Here’s one from Japan Ramen Box – a subscription service out of Japan. Here’s what they have to say about this Nissin variety –
‘This Nissin Edo Soba features 71 grams of straight buckwheat soba that are just itching to slide right down your throat do the Nissin brand proud. Combining yaizu processed bonito flakes with 100% pure round soybean sauce, Nissin Edo Soba tastes like it has the same traditional Kanto style soy sauce with chili in it. Included in the dish are tempura, fish cakes, and spring onions.’
Cool – let’s give it a looksie!
Nissin Edo Soba – Japan
Detail of the side panels (click to enlarge). Contains fish and pork. To prepare, add boiling water to fill line. Cover for 3 minutes. Finally, stir and enjoy!
Finished (click to enlarge). Added spring onion, Salad Cosmo mung bean sprouts, and soft egg. The soba was of a nice quality and the gauge was a little thicker than other cup versions. The broth did indeed have a nice sweetness to it and wasn’t too fishy. Included tempura was delicious and kamaboko prevalent. 3.75 out of 5.0 stars. JAN bar code 4902105238332.
Here’s one from Japan Ramen Box – a subscription service out of Japan. Here’s what they have to say about this variety – ‘The curry udon version of Maruchan’s popular noodle series!
Enjoy the natural texture and raw flavors of noodles that have gone through the “raw noodle manufacturing method” to ensure they’re as tasty and delicious and possible! The curry is flavorful and has an added sweetness from onion and pork seasonings, and the smooth, rich noodles only help to bring it all together!’
It’s curry time! Let’s give it a try.
Maruchan Seimen Curry Udon – Japan
Detail of the package (click to enlarge). Contains pork. To prepare, boil noodle block in 550ml water for 3 minutes. Add in sachet contents and stir for 2 minutes. Finally, stir and enjoy!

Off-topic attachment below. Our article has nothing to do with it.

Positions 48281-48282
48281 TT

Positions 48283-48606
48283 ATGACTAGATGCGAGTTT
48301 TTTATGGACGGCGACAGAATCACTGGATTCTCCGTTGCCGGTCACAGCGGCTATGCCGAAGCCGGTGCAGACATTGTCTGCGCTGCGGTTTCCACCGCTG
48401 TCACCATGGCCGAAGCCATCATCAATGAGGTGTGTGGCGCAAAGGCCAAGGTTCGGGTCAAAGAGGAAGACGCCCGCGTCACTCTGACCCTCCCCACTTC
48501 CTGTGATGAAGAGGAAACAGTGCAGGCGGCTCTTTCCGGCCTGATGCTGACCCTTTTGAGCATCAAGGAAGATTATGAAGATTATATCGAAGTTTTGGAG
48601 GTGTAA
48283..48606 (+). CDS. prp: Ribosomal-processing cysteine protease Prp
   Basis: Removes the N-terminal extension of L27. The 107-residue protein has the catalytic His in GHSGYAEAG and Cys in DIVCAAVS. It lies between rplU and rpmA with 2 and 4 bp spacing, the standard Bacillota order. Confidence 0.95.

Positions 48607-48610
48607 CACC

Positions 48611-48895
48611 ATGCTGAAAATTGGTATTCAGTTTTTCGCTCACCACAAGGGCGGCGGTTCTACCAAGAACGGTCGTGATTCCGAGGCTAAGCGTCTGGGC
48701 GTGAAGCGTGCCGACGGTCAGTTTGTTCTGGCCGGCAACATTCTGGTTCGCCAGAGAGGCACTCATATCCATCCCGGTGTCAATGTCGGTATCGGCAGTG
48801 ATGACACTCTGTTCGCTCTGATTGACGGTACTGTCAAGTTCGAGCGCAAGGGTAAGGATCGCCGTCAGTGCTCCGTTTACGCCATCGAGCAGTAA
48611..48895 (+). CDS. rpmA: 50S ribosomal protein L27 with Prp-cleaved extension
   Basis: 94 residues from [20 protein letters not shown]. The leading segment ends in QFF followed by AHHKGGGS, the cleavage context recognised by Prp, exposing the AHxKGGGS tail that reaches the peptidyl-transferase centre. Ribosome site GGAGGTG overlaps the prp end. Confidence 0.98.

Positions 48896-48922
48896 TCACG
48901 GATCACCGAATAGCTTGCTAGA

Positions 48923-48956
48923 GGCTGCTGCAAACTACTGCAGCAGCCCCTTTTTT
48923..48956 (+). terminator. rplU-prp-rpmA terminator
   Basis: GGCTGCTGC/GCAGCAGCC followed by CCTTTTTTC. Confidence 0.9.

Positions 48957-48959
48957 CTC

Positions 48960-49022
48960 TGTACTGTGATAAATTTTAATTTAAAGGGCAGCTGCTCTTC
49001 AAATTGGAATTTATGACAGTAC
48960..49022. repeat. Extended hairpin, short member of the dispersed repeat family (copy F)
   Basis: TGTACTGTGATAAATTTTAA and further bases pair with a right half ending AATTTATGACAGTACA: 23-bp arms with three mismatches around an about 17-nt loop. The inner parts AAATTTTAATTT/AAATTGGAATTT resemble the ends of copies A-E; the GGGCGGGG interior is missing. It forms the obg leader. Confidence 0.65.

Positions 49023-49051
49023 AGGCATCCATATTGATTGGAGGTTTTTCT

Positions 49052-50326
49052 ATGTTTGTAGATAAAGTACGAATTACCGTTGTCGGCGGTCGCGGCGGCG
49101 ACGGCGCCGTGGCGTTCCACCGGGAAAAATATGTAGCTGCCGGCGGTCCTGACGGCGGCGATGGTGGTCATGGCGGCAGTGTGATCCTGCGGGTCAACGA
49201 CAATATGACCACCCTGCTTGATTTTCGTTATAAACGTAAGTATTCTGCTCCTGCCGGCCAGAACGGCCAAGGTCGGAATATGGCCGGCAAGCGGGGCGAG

The udon block.
A large dry sachet.
A lot of curry scented powder.
Finished (click to enlarge). Added Salad Cosmo mung bean sprouts, Sanyo, spring onion, and chicken baked with Neo-Essence Pepper Salt & NuTek Salt for Life. Udon came out nicely – broad with a nice chew. The broth was thick and stew-like an was so tasty. 4.0 out of 5.0 stars. JAN bar code 4901990511414.
Here’s one from Japan Ramen Box – a subscription service out of Japan. Here’s what they have to say about this Maruchan variety –
‘A classic yakisoba dish featuring 130 grams of salted and
fried noodles! Cut with a round blade, these smooth, delicious
noodles are sure to delight your taste buds and fill your
stomach! In just three minutes you can enjoy rich yakisoba
noodles with a chicken base, salty sauces, and tasty spices.
The whole dish is brought together by the use of basil, onions,
garlic, spicy ground chili, and cabbages. ‘
Alright then – let’s delve into this neat box!
Maruchan Gotsumori Shio Yakisoba – Japan
Detail of the bottom of the tray (click to enlarge). Probably contains pork and fish but check for yourself. To prepare, add boiling water and garnish sachet content to fill line and cover for 3 minutes. Drain. Add in sachet contents. Finally, stir and enjoy!
Finished (click to enlarge). Added baked chicken (seasoned with black pepper, garlic powder, and Nutek Salt for Life), spring onion, barbeque pork, Salad Cosmo mung bean sprouts, and habanero togarashi. The noodles came out quite nicely with a good quality and large quantity. The flavor was on pint – tasty as can be and logical. Crunchy pieces of cabbage. 5.0 out of 5.0 stars. JAN bar code 4901990335126.